The great advantage of using hyperspectral sensors rather than multispectral sensors is thus the possibility to use the full spectral information and to compute any desired vegetation index rather than a pre-defined one dictated by the sensor spectral set-up. Moreover the selection of new narrow wavebands in hyperspectral data has demonstrated an increase in the sensitivity of the vegetation indices to different vegetation biophysical variables . Hyperspectral instruments are installed in a limited EC towers for continuous/unattended measurements [10,17,25,32] due to the high start-up costs and the additional complexity of making them weatherproof and automated.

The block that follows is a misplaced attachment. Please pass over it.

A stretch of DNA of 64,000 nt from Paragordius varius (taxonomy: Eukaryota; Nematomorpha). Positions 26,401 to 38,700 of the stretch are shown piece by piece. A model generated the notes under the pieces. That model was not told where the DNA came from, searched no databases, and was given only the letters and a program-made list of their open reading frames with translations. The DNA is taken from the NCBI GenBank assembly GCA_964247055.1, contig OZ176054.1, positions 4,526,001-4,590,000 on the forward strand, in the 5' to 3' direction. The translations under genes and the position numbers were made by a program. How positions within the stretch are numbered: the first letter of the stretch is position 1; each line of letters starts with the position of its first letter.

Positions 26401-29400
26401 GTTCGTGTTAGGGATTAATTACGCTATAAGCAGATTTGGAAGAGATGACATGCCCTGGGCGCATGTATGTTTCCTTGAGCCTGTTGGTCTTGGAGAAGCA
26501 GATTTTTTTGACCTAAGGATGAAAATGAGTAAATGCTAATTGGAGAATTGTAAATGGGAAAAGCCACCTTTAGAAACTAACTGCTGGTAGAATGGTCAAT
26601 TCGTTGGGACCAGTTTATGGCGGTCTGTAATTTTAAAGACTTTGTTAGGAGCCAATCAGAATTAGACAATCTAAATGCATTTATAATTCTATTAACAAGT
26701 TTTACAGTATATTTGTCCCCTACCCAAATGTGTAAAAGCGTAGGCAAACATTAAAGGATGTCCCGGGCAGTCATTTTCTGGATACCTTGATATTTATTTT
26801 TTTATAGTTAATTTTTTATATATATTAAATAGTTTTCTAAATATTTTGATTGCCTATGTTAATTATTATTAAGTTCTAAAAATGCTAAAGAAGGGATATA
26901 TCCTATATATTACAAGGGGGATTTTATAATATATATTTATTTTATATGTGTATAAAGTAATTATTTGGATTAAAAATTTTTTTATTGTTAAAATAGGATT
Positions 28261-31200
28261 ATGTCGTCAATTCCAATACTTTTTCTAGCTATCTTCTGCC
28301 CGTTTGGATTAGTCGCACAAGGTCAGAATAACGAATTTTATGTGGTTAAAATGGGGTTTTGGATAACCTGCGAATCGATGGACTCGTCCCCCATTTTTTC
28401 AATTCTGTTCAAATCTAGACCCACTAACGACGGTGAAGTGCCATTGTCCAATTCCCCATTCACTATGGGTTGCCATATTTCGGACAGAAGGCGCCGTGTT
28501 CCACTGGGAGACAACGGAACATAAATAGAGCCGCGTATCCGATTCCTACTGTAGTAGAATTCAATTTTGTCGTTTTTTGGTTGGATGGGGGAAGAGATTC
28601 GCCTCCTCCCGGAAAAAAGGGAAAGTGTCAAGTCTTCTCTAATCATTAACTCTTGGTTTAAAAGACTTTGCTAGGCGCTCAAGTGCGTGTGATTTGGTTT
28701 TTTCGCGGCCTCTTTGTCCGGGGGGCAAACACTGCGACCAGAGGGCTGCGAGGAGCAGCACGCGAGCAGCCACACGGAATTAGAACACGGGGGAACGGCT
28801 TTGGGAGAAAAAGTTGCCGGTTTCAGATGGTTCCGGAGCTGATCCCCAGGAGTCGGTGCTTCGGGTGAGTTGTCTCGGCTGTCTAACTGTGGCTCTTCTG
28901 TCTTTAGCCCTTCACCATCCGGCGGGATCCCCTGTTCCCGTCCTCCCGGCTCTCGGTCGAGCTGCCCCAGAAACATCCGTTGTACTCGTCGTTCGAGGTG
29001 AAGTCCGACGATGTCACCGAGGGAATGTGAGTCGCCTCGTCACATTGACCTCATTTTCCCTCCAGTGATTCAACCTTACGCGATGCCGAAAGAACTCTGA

The spatial dimension of spectral measurements at EC sites (e.g., the connection between the sensor support and the EC footprint) continues to be an area of great debate. This issue is related to the spatial representativeness of spectral data acquired in complex ecosystems where plant architecture, density and homogeneity play an important role in both the spectral response of the canopy, and in the gaseous fluxes measured at EC towers. With regards to this, the main scientific challenge is to identify the most suitable spatial support for optical sampling in flux settings and to define how this can be considered to be statistically representative of vegetation types and their physiological/ phenological status. This issue is strictly linked to the extension of both fluxes and radiation measurements and also to the EC footprint [46,47]. It is well known that flux footprints vary in relation to atmospheric stability, wind speed, measurement height, canopy structure and the vertical distribution of sources and sinks. For example, the dimension of the source area of turbulent fluxes can vary between 10 to 100 times of the measurements height during the same day as a result of changes in micro-meteorological conditions . On the contrary, the relationship between the footprint of radiation sensors and the flux footprint has not fully been considered and is necessary to take it into account when using datasets from both EC sensors and spectral measurement systems in tandem. For this reason, the footprint of the radiation sensors must be fully characterized prior to use through reference to the physical capabilities of the instrument (e.g., FOV and optics), in combination with an understanding of how and where the sensor is mounted on the flux tower (height of measurements, orientation). Orienting the sensor obliquely will increase the footprint area of the radiation measurements, and will also increase the proportion of projected canopy to ground. All directional measurements are affected by reflectance anisotropy, which needs to be considered when orienting the sensor. From the responses to the questionnaire, it is clear that optical samplings at the flux tower are usually collected at a single fixed direction. In the literature there are some studies where optical measurements are made considering the eddy fluxes footprint. For example in Hilker et al. [16,17] optical spectral measurements were collected over a circular area centered at the flux tower using a rotating system while Gamon and colleagues  used a tram system to make spatially representative measurements within the EC tower footprint. These are really unique systems that fully consider the relationship between the measurement support of the spectral instrument and the EC footprint.